LabBook January 11, 2013

"Squishy" is an octopus bimaculoides, the office pet in the lab of Cliff Ragsdale, an assistant professor of neuroscience who studies cephalopods (squids and octupuses like Squishy)

“Squishy” is an octopus bimaculoides, the office pet in the lab of Cliff Ragsdale, an assistant professor of neuroscience who studies cephalopods (squids and octupuses like Squishy)

Welcome to LabBook, our weekly roundup of University of Chicago Medicine & Biological Sciences research news from around campus and the internet. Each Friday, LabBook will recap the week on the blog, link to news stories about our faculty and studies, and briefly summarize a handful of recent publications by our researchers.

THIS WEEK ON THE BLOG

A History Lesson from Genes: Using DNA to Tell Us How Populations Change

Think you know about your genetic history? This week we spoke to Jonathan Pritchard, who uses genetics to study how human populations change over time. He developed a software tool that can use modern DNA to show how different groups of people (and dogs) have split apart and mixed over time, and found some surprising combinations.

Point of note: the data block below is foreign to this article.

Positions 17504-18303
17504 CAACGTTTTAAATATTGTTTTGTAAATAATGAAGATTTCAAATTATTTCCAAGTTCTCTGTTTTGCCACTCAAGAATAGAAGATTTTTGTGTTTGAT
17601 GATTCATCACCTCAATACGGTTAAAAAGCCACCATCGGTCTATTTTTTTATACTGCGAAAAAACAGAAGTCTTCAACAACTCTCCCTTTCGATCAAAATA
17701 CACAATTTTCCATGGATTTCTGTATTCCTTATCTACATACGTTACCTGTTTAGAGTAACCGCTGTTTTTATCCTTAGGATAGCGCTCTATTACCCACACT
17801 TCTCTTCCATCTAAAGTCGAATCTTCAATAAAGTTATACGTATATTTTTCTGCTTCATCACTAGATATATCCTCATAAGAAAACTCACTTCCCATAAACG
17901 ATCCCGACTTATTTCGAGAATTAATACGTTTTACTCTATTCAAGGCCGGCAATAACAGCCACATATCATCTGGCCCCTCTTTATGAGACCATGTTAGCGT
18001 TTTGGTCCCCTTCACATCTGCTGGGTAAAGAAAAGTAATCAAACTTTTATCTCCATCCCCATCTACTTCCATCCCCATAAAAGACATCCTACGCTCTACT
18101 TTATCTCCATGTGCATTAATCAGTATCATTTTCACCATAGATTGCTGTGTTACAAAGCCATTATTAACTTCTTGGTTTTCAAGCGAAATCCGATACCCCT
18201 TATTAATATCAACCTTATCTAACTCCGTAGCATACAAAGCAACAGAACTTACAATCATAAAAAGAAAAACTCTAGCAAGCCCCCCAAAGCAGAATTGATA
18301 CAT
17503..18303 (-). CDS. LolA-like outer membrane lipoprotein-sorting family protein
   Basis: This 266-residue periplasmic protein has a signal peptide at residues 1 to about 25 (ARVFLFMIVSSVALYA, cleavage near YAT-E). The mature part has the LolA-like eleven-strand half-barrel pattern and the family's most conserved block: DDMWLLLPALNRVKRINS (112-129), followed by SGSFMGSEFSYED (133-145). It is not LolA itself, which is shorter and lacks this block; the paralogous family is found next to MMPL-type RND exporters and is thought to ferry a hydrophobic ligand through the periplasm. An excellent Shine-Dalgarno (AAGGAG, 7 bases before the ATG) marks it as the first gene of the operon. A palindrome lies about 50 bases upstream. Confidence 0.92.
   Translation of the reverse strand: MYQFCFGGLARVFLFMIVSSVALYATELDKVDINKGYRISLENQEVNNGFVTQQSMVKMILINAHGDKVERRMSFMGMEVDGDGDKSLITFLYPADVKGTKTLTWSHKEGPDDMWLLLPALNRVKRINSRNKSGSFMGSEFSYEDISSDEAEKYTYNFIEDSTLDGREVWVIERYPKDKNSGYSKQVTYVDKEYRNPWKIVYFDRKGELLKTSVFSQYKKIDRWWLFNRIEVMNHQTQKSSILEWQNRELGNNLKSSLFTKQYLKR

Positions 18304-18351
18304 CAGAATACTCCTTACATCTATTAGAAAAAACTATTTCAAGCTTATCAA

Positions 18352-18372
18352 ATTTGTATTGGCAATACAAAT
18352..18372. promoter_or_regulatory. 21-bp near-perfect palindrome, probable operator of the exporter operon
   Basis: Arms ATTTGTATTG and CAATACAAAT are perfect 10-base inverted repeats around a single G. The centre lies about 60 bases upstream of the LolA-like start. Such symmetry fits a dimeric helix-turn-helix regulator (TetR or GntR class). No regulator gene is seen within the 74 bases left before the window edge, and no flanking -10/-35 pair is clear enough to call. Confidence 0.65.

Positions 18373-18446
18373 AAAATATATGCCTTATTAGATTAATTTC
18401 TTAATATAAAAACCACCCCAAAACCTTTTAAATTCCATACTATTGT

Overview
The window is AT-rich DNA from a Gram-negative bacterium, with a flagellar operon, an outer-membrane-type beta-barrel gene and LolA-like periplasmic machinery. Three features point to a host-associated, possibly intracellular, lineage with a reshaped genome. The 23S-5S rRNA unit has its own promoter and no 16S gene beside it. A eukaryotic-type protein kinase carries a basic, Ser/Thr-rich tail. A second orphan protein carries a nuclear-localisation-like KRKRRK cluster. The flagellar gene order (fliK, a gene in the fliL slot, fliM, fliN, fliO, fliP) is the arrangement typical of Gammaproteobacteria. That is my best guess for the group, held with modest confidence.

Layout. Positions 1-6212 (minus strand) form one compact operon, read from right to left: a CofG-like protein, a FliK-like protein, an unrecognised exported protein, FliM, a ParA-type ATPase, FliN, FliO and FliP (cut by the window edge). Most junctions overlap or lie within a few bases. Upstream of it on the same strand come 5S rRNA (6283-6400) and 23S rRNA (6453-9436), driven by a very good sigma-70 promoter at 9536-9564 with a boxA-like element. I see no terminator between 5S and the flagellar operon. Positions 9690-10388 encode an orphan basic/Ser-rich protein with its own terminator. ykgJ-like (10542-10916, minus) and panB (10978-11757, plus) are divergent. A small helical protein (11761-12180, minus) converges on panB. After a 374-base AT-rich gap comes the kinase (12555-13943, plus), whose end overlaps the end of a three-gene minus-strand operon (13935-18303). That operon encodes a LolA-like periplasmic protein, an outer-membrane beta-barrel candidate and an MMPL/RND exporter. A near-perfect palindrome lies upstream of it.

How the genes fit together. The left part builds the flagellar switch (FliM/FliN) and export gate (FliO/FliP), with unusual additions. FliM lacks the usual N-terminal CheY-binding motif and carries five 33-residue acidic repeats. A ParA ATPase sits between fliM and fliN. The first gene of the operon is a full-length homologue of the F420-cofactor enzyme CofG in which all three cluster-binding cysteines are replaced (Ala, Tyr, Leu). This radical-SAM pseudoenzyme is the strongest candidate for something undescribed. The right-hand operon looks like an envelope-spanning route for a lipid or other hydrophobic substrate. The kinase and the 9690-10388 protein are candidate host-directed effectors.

Neil Shubin Publishes a New Book and Appears on the Colbert Report

University of Chicago’s resident rockstar evolutionary biologist Neil Shubin released a new book this week: “The Universe Within: Discovering the Common History of Rocks, Planets, and People” is about how humans are connected to the history of the universe, the solar system and the planet. And as if that weren’t enough, he also made his second appearance on Comedy’s Central’s The Colbert Report.

RESEARCH IN THE NEWS

Researchers from the Kovler Diabetes Center participated in a study that discovered a mechanism insulin uses to bind with cells. This could lead to potential insulin medications for diabetics that don’t require injections. The study was covered by Reuters.

And finally, the flu outbreak in Chicago and around the country has been a doozy this year. UChicago infectious disease experts Allison Bartlett and Emily Landon were all over the news this week—including the Chicago Tribune, CBS 2 Chicago, WGN TV and Bloomberg—talking about the flu vaccine, how it works and what you can do to feel better if you happen to get sick.

About Matt Wood (324 Articles)
Matt Wood is the editor of the Science Life blog and the social media specialist for the University of Chicago Medicine.
Follow

Get every new post delivered to your Inbox.

Join 1,299 other followers

%d bloggers like this: